by Brianna Anderson
Together with rich string accompaniments and acoustic guitar, 22-year-old Noah Gundersen and his sister Abby Gundersen, 19, are an emotive addition to the folk music genre. Whitworth’s common room in the Hixson Union Building was packed Saturday night with eager fans of the musical duo. The brother and sister brought listeners to their feet with three standing ovations at the close of the show.
Noah Gundersen’s lyrics explore soul-searching questions about God’s existence, the beauty of life and death and freedom from internal torment. His songs demonstrate the use of music in storytelling. Many artists influenced Noah Gundersen, including Bob Dylan, Neil Young and Tom Waits.
“Music inspired me to get into music,” Noah Gundersen said. “I’ve always been drawn to it; it’s always been something that’s stirred my heart.”
The Gundersens grew up in Centralia, Wash., where they began playing music at a young age. Abby took up the violin at age 9 while her older brother took piano lessons. He later taught himself how to play the guitar at age 13 and then began writing his own songs. Their first gig was at a local Starbucks.
Noah Gundersen’s first self-released album called “Brave New World,” was recorded in 2006. He and Abby Gundersen later started a group with two other friends, called “Noah Gundersen and the Courage.” The band’s first recorded album “Live at the Triple Door” was released in 2008. They later shortened the name to “The Courage.” After playing for nearly two years, the band went their separate ways, and Noah Gundersen and Abby Gundersen continued on their own path as “Noah Gundersen,” a group that displays the siblings’ musical chemistry.
“There’s a certain connection you get while performing,” Abby Gundersen said. “We’re synced together.”
Abby Gundersen is the icing on the cake to her brother’s music. She helps with the melody and writes most of the string accompaniments for the tracks. She also recently took up the cello. And has her brother’s same passion for music.
“Music is something that’s inside everyone’s soul,” Abby Gundersen said. “I can’t imagine life without it.”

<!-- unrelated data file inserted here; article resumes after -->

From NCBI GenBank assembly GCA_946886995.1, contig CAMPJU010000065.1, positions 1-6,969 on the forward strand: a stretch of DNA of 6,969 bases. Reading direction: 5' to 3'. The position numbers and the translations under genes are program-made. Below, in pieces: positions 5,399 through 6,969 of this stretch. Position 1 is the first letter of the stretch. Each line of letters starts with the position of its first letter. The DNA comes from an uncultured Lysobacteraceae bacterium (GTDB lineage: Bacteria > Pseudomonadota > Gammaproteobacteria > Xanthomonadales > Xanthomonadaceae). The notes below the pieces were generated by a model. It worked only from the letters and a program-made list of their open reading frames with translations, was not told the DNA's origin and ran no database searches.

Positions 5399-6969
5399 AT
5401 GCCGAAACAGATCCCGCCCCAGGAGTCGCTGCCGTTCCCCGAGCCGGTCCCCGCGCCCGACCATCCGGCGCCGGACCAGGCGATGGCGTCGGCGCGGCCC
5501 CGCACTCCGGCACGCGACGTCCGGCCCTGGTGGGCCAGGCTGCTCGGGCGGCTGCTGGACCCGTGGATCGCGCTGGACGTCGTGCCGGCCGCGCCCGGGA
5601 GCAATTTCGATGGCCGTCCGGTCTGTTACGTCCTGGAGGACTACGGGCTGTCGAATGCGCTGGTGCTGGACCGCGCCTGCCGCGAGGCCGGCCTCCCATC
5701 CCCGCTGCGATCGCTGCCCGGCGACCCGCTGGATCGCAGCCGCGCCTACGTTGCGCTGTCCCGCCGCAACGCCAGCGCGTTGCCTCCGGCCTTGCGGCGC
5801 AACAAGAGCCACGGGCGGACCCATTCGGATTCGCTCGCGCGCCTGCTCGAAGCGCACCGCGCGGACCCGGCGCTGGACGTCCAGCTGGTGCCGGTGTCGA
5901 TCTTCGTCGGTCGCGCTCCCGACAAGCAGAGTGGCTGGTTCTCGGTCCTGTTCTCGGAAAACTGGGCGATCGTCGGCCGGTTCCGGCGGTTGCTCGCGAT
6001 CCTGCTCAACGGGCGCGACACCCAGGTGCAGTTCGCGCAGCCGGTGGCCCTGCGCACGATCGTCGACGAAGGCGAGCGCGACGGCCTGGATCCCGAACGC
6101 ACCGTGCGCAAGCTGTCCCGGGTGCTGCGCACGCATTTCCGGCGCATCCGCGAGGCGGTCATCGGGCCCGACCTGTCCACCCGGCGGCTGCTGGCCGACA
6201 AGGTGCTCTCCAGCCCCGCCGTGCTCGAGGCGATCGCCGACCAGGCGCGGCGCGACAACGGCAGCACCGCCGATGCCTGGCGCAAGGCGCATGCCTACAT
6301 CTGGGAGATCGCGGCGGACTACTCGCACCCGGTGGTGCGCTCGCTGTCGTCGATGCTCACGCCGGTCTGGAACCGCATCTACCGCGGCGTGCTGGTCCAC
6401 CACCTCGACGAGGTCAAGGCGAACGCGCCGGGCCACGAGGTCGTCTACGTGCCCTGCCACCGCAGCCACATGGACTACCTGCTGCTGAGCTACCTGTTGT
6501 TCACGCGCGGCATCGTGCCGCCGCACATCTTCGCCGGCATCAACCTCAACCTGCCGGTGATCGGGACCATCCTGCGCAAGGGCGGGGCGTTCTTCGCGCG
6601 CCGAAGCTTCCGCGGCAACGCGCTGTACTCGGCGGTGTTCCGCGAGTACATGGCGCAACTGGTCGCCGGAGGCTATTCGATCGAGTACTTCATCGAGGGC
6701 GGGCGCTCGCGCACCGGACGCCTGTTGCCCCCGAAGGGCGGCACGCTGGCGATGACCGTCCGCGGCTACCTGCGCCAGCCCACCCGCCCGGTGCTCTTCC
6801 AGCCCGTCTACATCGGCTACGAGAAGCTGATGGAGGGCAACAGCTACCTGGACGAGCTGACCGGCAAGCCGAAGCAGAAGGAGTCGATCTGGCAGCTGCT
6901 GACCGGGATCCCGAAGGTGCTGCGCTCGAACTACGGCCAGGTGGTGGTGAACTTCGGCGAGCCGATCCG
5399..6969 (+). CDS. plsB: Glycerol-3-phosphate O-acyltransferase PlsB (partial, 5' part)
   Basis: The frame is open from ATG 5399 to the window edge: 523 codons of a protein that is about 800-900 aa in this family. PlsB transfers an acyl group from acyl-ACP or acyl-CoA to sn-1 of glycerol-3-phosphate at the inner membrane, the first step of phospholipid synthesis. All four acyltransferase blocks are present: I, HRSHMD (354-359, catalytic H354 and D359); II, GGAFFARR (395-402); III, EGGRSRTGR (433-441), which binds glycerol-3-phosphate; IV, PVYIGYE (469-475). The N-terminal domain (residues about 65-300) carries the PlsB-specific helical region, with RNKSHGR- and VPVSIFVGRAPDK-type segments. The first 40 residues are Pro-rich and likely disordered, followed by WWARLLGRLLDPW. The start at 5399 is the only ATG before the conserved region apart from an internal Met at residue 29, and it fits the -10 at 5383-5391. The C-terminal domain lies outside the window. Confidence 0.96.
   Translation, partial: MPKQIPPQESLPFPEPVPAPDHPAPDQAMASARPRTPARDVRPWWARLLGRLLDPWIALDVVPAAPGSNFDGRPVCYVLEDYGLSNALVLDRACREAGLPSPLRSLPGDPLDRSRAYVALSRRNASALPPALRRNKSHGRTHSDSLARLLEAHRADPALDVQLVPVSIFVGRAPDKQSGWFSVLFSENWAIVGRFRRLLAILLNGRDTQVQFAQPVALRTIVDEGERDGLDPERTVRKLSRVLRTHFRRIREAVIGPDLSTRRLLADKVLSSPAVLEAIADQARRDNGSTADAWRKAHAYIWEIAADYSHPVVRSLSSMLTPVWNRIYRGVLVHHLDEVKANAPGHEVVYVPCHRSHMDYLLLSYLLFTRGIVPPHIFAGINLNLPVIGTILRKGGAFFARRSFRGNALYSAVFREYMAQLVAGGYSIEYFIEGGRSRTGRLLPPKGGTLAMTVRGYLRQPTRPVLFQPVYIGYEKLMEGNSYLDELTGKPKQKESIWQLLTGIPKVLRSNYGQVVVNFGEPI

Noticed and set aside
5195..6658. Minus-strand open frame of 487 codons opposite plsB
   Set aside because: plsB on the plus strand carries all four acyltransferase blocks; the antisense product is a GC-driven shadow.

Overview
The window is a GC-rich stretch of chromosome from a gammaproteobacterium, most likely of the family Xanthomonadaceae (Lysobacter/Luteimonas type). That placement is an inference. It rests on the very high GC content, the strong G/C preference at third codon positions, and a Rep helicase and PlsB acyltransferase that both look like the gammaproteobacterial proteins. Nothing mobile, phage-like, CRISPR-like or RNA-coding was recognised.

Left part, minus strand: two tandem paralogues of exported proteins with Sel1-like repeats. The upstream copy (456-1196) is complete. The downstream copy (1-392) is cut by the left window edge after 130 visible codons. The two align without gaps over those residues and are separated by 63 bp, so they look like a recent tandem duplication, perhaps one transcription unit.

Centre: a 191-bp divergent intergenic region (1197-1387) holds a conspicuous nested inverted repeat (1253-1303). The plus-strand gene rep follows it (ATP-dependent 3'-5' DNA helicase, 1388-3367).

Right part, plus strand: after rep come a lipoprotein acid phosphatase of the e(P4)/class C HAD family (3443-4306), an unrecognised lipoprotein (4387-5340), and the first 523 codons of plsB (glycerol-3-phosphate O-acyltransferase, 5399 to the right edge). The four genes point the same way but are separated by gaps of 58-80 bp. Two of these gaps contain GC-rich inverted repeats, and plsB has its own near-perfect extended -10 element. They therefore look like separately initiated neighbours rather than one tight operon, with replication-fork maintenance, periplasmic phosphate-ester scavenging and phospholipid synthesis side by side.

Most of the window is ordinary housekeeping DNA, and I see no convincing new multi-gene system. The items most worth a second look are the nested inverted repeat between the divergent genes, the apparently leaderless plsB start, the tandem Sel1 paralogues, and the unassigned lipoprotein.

Abby Gundersen plays in another band with her two younger siblings, Lizzy, 16, and John, 17, called “Le Wrens.” They also play folk/singer-songwriter music. However, Abby Gundersen hopes to continue touring with Noah Gundersen and perform more in Seattle.
Their newest EP, “Family,” was released this August. On the first track, “David,” Noah Gundersen sings: “I want to hunt like David, I want to kill me a giant man, I want to slay my demons, I’ve got lots of them.” The stop-and-go resounding drumbeat and trembling violin in the background, partnered with forceful guitar strokes, create a gritty melody of anguish. He describes this song as autobiographical.
“It describes me wanting to be a good man; wanting to be better,” Noah Gundersen said.
When it comes to the songs on the EP album, Noah Gundersen ties the ideas to concepts of family and how family affect our lives, whether for the better or worse. He also talks about how it is our decision to react to our family and the way we are raised. We will always have that connection and interaction with our families.
Noah Gundersen believes that music is a great way to share ideas with people. It helps them process emotions and makes them feel a certain way. In the song “Fire” he sings: “I was told to find Jesus in a stain glass church…when he finally came to visit me, he was dressed in the rags of poverty and it came as no surprise.” While he does not claim to be a Christian, he appreciates biblical imagery.
“I want people to feel stirred up in their soul,” Noah Gundersen said. “And to come away feeling moved, to be able to look at a lot of questions, that might make them feel uncomfortable; things they might not want to look at, but are important to see.”
Noah Gundersen ended the show at Whitworth by walking down the stage into the audience to have what he called “family time,” and play music up close. His and his sister’s voices carried across the room in perfect unison. The audience was encouraged to sing along and by the end of the night everyone was clapping their hands and stomping their feet. Then the music stopped while voices sang to his song, “Poor Man’s Son,” a cappella: “Oh brother, let’s go down, down in the river to pray.”
“It was a blast,” junior Lauren Dickey said. “He seems so down to earth. His lyrics really hit home for me.”
Noah Gundersen and Abby Gundersen are planning to record a new album in the next upcoming months. They hope to continue touring soon and to work on new material.